UAW Notches Win for EV Battery Workers with GM

The United Auto Workers announced on Friday that it had called off a planned walkout at a General Motors plant in Arlington, Texas.

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First, the Hollywood writers made peace, now it’s the auto workers’ turn.

The United Auto Workers announced on Friday that it had called off a planned walkout at a General Motors plant in Arlington, Texas, after GM ceded at the 11th hour to one of the union’s more far-sighted demands: that battery workers at still-to-be-built EV plants be included in the union’s national agreement. It’s a solid precedent the union can wield against Stellantis and Ford, but it does come with a slight wrinkle, as many planned EV plants are not solely owned by the Big Three.

I Took One Plant at a Time

The UAW went on strike on September 15, and steadily turned up the heat by gradually expanding the number of workers included in the strike action as the weeks wore on. GM’s concession means that the swelling number of striking workers has stopped for the first time. While the union is also focused on benefits like pay and pension raises, its demands that future EV plants employ union workers alters the industrial landscape as EVs eventually supplant gas-guzzlers.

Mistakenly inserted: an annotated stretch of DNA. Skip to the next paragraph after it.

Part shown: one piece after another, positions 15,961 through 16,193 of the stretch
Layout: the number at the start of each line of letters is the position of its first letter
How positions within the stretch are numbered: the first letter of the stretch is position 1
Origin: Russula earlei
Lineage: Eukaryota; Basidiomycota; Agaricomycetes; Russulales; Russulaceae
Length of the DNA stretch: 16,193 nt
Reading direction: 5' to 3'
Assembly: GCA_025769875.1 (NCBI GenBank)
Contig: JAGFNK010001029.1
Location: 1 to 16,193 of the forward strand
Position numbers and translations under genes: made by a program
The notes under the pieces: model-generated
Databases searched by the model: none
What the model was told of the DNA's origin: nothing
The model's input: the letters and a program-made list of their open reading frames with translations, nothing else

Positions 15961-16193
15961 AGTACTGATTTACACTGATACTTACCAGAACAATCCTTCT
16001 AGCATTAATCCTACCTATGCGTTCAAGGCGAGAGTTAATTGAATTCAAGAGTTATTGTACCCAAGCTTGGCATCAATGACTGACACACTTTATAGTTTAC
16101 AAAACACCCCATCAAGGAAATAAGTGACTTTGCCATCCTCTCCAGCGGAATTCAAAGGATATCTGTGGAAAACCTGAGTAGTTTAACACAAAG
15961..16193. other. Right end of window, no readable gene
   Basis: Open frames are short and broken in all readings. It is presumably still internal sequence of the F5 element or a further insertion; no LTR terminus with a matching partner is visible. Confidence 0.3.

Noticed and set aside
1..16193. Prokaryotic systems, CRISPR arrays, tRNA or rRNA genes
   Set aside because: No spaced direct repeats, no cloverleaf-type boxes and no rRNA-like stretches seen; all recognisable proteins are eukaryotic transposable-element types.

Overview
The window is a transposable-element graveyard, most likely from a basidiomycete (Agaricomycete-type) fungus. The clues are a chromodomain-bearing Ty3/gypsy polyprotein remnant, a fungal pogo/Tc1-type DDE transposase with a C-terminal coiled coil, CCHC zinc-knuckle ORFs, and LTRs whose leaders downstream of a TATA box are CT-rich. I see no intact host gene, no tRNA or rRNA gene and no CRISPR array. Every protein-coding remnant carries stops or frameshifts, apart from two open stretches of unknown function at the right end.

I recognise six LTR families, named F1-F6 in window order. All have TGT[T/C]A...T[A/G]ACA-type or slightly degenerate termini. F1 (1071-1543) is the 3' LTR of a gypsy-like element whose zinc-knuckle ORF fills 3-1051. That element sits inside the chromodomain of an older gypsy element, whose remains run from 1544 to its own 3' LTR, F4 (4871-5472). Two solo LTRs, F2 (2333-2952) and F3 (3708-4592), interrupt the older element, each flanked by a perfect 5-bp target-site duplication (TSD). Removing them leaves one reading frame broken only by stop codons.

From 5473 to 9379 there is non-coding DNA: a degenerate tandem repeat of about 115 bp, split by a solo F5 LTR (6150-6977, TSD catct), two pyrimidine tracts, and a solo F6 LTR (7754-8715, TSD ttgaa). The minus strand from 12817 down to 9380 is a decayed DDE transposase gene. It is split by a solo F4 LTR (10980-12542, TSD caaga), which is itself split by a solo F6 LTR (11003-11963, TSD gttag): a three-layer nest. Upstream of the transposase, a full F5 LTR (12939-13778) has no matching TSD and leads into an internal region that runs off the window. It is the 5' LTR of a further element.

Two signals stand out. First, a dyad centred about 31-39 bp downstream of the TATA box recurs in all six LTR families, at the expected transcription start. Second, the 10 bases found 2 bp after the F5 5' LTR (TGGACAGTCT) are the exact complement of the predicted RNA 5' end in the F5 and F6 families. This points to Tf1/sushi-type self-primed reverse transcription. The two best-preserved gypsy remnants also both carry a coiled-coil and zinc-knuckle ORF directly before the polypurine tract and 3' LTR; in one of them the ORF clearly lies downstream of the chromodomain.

Not that unions are absent in the EV industry. An Ohio factory that is jointly owned by GM and LG unionized last year, but without an agreement to include EV workers at a national level each individual new plant would have to organize its own union drive. On the other hand, while legacy automakers have long been acclimated to a unionized workforce, Tesla, the world’s most valuable EV-maker, is staunchly anti-union:

  • Tesla has historically resisted unionization, with CEO Elon Musk once being ordered to delete a 2021 tweet that was deemed to be threatening labor organizers.
  • The Big Three had until Friday resisted the UAW’s call to include battery-makers, arguing that it would hand Tesla a competitive advantage. “We have been told the EV future must be a race to the bottom. We called their bluff,” UAW President Shawn Fain said in a livestream.

While it’s true that Tesla can operate unimpeded by the strike, it’s possible a union deal that brings EV workers under the UAW umbrella could galvanize renewed union drives at the company.

Lucid Thinking: While UAW members strike to secure a financial future for themselves in the world of EVs, some EV companies might need to start thinking the same way. While Rivian is reportedly losing around $33,000 for each truck it makes, Bloomberg reports that EV-maker Lucid is on track to lose a whopping $338,000 per car it produces this year – more than twice as much as the most expensive car it ever sold.

– Isobel Asher Hamilton